Wade posted "I want to clarify my now deleted tweet. I was not supporting or condoning what Nick Cannon specifically said, but I had expressed my support of him owning the content and brand he helped create." And then, "I was too quick to respond without being fully informed about his hurtful anti-Semitic remarks. As you all know I have ZERO tolerance for any hate speech!" (Unless of course, Nick does it, then cool, right D-Wade?)

Then reports surfaced that Chuck Woolery, who less than a week ago pushed all his chips in that Corona was a fraud, went Twitter dark after reports surfaced that his son got the Corona. Of course, that could have been part of the world-wide hacking of some of the most well-known Twitter accounts around the world, because, well, 2020.

And then, because, again, it's 2020, Dan Snyder told Cannon and D-Wade and the Twitter hackers to hold his beer.

Vague reports have been floated over the last few days, but late Wednesday night there was a growing scandal within the organization, which has parted ways with director of pro personal and assistant director of pro personal and had its long-time announcer Larry Michael 'retire' this week.

(Side question: We all assumed that the corporate partners who were looking to end ties and the minority owners looking to sell their shares was because of the name, right? What if it's something way more offensive than that? Side question on the side question: In this time of social uncertainty, is there any term less clear than minority owner describing a billionaire white guy like Fred Smith of FedEx?)

Sure, the Twitter world is a dangerous place and almost an impossible one to find facts, but the allegations have been referred to by numerous reporters in D.C. and mentioned in the New York Post on Wednesday night.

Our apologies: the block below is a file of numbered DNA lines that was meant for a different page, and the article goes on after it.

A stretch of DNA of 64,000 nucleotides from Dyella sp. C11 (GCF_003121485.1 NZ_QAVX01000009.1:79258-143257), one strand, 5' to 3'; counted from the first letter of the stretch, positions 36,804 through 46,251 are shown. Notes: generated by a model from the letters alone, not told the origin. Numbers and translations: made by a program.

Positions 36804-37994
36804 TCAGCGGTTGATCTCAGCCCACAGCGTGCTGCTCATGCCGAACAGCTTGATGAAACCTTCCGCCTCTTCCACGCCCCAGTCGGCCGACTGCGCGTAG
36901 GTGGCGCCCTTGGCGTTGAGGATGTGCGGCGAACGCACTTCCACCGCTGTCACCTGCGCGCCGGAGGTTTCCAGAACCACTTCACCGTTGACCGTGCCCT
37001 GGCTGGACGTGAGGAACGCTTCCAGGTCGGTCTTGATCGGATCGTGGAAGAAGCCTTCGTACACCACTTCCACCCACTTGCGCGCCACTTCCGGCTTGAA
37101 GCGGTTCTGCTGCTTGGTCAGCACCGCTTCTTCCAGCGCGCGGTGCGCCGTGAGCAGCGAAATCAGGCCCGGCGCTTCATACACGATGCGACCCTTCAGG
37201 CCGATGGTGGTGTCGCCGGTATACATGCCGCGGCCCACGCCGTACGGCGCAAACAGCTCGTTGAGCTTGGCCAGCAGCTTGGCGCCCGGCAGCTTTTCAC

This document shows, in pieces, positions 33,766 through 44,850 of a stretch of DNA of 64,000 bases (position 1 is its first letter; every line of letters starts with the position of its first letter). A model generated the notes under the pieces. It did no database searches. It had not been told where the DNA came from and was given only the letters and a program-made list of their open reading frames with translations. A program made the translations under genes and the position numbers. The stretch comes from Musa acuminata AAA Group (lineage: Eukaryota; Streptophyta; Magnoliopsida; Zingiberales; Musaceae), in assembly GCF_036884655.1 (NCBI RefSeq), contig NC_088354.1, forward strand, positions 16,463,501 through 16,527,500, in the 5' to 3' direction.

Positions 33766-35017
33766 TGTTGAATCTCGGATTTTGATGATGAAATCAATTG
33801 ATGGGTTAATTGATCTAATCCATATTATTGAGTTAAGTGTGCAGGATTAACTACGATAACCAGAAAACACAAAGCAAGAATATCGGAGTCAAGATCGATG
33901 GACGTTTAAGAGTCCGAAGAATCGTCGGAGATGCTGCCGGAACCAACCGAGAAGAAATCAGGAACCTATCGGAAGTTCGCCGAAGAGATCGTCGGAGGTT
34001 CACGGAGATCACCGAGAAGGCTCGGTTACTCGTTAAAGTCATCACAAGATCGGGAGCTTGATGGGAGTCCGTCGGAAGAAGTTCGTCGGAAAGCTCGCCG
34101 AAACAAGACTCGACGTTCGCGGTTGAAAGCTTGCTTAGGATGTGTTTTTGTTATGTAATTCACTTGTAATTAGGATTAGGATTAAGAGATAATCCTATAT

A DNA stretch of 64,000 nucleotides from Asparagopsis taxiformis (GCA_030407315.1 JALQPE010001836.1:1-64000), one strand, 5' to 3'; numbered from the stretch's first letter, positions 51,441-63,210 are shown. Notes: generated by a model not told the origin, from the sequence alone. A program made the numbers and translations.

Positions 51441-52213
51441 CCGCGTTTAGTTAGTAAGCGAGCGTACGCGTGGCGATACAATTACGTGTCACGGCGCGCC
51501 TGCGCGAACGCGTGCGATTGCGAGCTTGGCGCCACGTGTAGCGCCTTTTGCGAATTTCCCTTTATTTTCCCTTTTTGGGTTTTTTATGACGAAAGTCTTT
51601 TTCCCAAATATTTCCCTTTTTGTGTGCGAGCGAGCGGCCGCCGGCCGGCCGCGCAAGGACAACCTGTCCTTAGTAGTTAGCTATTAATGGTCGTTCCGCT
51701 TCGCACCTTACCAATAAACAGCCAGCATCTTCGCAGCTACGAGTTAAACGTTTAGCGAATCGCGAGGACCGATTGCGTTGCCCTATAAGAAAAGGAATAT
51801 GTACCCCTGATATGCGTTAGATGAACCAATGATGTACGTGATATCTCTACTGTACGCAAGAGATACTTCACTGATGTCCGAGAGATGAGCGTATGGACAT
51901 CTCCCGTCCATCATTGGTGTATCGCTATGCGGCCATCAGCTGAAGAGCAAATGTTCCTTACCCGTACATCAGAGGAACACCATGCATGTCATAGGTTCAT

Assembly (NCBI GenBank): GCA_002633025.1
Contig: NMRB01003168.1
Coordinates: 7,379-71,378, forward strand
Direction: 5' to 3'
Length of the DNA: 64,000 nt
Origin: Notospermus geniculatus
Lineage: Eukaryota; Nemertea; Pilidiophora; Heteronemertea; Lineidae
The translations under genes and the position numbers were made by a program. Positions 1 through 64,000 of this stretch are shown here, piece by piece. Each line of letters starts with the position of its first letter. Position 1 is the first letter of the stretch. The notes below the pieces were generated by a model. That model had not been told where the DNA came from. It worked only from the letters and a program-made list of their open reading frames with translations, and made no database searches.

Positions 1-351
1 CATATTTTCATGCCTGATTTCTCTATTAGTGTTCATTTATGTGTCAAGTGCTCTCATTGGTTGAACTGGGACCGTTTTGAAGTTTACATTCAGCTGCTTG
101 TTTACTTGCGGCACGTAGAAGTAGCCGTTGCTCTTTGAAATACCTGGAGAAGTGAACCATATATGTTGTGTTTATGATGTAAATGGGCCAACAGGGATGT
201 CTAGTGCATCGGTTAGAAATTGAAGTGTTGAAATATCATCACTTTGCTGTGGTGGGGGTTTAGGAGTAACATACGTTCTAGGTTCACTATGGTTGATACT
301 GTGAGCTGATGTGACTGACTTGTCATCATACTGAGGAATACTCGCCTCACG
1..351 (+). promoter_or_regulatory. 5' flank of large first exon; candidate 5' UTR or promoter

So, we've got 168 days left of 2020, right? Hurry up for Pete's sake.



Lots of big money was tossed around the NFL on Wednesday as teams had to either extend star players on franchise tags by 4 p.m. Let's review some of the biggest names now that we have numbers and details.

> Kansas City signed defensive tackle Chris Jones to a monster, four-year, $85 million deal.

Translation: The Chiefs lured back their most important player (Patrick Mahomes) on a back-loaded deal that allowed them to keep the championship window open by signing their most disruptive defensive player (Jones). The Chiefs have moved the pieces around after a Super Bowl win in a very impressive fashion. In fact, the Chiefs have to be viewed as the Super Bowl favorites with 20 of 22 starters back and the addition of draft-day steal Clyde Edwards-Helaire, the former LSU running back. And remember the entire coaching staff returns, and that lack of turnover and that high level of familiarity will be even more critical in an NFL season with pandemic-limited preseason preparation.

> Cleveland signed defensive end Myles Garrett to a five-year, $125 million contract.

Translation: There are a few, but man a $100 million guaranteed seems like a huge chunk of a hard salary cap, no? In fact, Garrett is now the highest paid NFL player who does not take snaps. Think about that. Dude is awesome for sure, but is he the most valuable player in the league who is not a QB? Side note: Remember when Garrett swinging his helmet was all anyone could talk about in the sports world for a week, and Garrett alleged that mason Rudolph called him the N-word. Oh, simpler times and longing for the good ol' days. I think Cleveland has a slew of talented pieces, but deals like this one make it a clear win-now setting, and that's a tough position in a division with the Ravens, a conference with the Chiefs and a league with 10 really good teams with better QBs than Baker Mayfield.